ReWalk plans to raise $50 million on Wall Street
- FDA approves Israeli 'wearable robot' that helps paraplegics walk
- Walk this way
- Israel Chemicals seeks to regain initiative after tough year
- Matomy plans second go at London IPO
- Israeli tech geared at helping paralyzed walk faces barrier in Japan
ReWalk Robotics, a maker of exoskeletons that enable paraplegics to walk, said late Tuesday that it plans to raise $50 million on Wall Street in an offering of 3.4 million shares at a price range of $14 to $16 each. At the midpoint of the price range, the initial public offering would value the company at $188 million, but the pricing was below market expectations of about $58 million, which would have valued ReWalk at $232 million. Founded in 2001, the company has $2 million in sales in the 12 months to June 30. ReWalk, a set of motorized leg braces that provide movements to the knees, thighs and ankles, was approved by Europe regulators at the end of 2012 and by the U.S. Food and Drug Administration in June. As of August 1, the Yokneam-based company said it had sold 81 systems. Jeffreys and Barclays Capital are managing the offering.
Matomy quadrupled first-half profit
Matomy Group shares jumped close to 7% on Wednesday after the digital advertising firm said that first-half net profit quadrupled. Boosted by increased mobile and video activity, and a gain from an acquisition, net jumped to $12.6 million from $3.2 million a year earlier as revenue grew 11% to $107.6 million. The report comes less than six weeks after Matomy successfully went public in a London listing, after a failed attempt in March when it failed to raise enough money from European Union investors following a poor performance of high-profile Internet stocks. The company decided to try again when the London Stock Exchange made its investment requirements more accommodating. CEO Ofer Druker said the company was allocating more resources to its mobile and video divisions, and improving media buying.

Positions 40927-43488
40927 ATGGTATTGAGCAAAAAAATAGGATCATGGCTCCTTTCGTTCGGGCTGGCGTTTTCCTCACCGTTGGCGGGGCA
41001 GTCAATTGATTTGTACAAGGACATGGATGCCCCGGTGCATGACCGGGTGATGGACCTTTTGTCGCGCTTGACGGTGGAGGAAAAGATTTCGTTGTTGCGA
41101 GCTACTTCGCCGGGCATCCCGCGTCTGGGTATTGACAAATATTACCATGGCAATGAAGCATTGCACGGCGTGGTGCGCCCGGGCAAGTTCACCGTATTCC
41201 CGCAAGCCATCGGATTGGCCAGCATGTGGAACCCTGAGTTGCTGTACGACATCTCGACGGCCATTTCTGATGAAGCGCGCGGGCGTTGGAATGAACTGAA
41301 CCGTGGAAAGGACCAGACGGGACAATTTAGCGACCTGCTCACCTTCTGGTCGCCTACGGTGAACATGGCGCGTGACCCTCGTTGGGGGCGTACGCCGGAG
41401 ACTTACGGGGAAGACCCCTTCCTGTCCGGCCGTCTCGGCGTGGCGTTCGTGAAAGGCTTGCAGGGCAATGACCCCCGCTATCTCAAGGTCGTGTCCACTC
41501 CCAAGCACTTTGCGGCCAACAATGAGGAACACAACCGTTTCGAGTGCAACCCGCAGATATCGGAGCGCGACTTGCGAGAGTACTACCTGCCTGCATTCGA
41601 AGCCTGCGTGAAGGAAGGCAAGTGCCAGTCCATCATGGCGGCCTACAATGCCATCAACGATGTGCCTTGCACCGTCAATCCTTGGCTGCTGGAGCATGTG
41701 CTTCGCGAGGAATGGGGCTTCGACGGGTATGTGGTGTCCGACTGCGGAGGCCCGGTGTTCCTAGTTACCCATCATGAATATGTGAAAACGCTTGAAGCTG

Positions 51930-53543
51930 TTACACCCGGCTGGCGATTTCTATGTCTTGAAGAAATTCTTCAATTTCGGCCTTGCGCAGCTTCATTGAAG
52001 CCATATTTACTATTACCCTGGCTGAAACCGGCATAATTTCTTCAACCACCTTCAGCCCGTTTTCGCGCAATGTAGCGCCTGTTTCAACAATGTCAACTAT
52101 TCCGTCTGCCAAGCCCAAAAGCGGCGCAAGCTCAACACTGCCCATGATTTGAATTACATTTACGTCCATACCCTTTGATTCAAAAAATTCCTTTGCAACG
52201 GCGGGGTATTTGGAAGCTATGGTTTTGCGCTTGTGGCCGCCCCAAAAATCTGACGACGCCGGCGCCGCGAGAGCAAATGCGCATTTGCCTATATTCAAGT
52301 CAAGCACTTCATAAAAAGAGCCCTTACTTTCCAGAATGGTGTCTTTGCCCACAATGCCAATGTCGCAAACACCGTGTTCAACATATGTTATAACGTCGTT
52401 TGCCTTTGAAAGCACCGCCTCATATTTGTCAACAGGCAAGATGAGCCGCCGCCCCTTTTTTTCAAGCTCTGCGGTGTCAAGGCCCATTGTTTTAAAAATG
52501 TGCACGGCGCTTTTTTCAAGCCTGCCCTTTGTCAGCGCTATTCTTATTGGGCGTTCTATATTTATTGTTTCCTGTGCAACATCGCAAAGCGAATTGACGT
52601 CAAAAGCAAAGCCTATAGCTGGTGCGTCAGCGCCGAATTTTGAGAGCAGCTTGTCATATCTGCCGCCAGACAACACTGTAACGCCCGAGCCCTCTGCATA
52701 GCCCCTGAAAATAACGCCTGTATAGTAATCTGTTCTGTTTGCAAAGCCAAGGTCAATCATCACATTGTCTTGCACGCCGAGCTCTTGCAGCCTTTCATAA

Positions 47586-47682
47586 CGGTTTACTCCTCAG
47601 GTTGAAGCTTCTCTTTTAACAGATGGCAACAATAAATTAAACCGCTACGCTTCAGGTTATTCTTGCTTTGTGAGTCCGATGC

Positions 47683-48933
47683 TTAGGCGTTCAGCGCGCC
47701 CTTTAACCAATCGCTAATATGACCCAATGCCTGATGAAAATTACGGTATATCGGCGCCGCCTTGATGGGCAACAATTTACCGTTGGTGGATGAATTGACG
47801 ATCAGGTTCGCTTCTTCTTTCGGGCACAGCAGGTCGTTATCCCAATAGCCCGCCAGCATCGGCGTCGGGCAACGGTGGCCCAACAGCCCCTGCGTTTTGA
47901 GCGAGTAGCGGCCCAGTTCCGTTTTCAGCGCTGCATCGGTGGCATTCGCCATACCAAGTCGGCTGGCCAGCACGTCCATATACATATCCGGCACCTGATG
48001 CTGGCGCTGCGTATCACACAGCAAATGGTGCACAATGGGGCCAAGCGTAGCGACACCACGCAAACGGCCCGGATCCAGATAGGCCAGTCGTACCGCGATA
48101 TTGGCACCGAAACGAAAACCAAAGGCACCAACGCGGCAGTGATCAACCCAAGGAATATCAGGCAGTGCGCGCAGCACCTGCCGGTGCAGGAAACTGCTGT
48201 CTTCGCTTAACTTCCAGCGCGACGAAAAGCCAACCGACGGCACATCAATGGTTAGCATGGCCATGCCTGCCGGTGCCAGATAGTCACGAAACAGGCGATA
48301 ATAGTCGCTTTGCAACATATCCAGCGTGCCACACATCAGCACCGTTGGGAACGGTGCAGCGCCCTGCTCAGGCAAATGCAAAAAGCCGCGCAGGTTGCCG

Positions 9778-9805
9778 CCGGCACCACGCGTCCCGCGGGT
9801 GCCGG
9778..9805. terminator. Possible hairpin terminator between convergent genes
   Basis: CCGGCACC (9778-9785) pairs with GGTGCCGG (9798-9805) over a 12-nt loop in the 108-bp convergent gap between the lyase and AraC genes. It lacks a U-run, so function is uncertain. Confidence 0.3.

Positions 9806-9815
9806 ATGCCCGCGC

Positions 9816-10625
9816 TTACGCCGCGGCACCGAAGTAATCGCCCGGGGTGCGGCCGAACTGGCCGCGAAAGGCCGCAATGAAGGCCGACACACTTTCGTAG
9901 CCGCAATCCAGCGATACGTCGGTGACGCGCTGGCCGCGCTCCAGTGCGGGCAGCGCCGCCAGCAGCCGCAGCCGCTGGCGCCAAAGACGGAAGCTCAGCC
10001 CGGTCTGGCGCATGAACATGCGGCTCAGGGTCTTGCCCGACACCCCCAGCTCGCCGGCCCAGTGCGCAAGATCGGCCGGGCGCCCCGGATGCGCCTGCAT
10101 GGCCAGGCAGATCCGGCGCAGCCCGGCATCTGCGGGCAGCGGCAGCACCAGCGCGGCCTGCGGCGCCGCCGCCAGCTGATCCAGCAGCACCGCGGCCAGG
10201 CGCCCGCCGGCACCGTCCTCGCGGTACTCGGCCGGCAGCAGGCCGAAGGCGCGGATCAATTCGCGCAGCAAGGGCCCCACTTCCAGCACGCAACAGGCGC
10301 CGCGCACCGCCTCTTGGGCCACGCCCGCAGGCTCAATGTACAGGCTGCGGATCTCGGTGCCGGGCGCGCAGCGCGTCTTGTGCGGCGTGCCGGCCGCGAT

Alon USA rallies on dividend increase, bullish outlook
Alon USA, the American refining and energy retail unit of David Weissman’s closely held Alon Group, has seen its shares surge more than 30% since the start of the month, erasing all its losses from the first seven months of the year. Behind the rally is the company’s decision to increase its quarterly dividend to 10 cents a share from 6 cents, and upgrades from three equity analysts that suggest the market is becoming more optimistic about Alon USA’s earnings for the coming quarter and year. All told, says Zacks Equity Research, earnings estimates have increased, to 39 cents today from 30 cents a share 30 days ago, a move of 30% for the third quarter. Zacks says the consensus estimate for full-year 2014 earnings has risen in the past month to 58 cents a share, from 46 cents. Alon USA shares rose 0.6% on Wednesday to $16.62 in early New York trading, valuing the company at $1.12 billion.
Israel Corporation loss narrowed in second quarter
Israel Corporation, one of Israel’s largest holding companies, reported a narrower quarterly loss on Wednesday due to improvements in its oil refinery and shipping units. Its net loss narrowed to $20 million in the second quarter, from $89 million the same time in 2013, although quarterly revenue slipped to $2.8 billion from $3 billion. It was Israel Corp.’s first quarterly report since a $3.4 billion debt-restructuring at shipping company Zim, whose loss narrowed to $69 million from $97 million. But Qoros, a joint automaking venture between Israel Corporation and China’s Chery Automobile Company, widened its quarterly loss to $78 million, from $40 million a year earlier, as it expanded operations to over 40 dealerships in China and launched its second model. Israel Chemicals, the conglomerate’s most lucrative holding, saw profit drop in the second quarter to $67 million from $316 million, as it paid $135 million from a royalty agreement with the government. Israel Corporation shares rose 3.4% to close at 2,018 shekels ($566.06) in Tel Aviv.
Migdal boosts second-quarter profit despite set-aside
Migdal Insurance turned in a 95 million-shekel ($26.7 million) net profit for the second quarter – a 55% increase from the same time last year, even after setting aside 155 million shekels to cover insurance plans with guaranteed returns. With interest rates so low, all three of Israel’s big insurers had to set aside money to cover such policies, but Migdal was the only one to emerge with an increase in quarterly profit. Migdal attributed the increase to higher profit in its capital markets unit, as well as gains from investments backing its general and health insurance portfolios. In addition, management fees for life insurance policies soared to 42 million shekels before tax, from just 12 million shekels a year earlier. Migdal reports that sales of new life insurance and pension policies rose in the second quarter after declining through all of 2013 and in the first quarter of this year. Shares of Migdal closed up 3.6% to 5.49 shekels in Tel Aviv.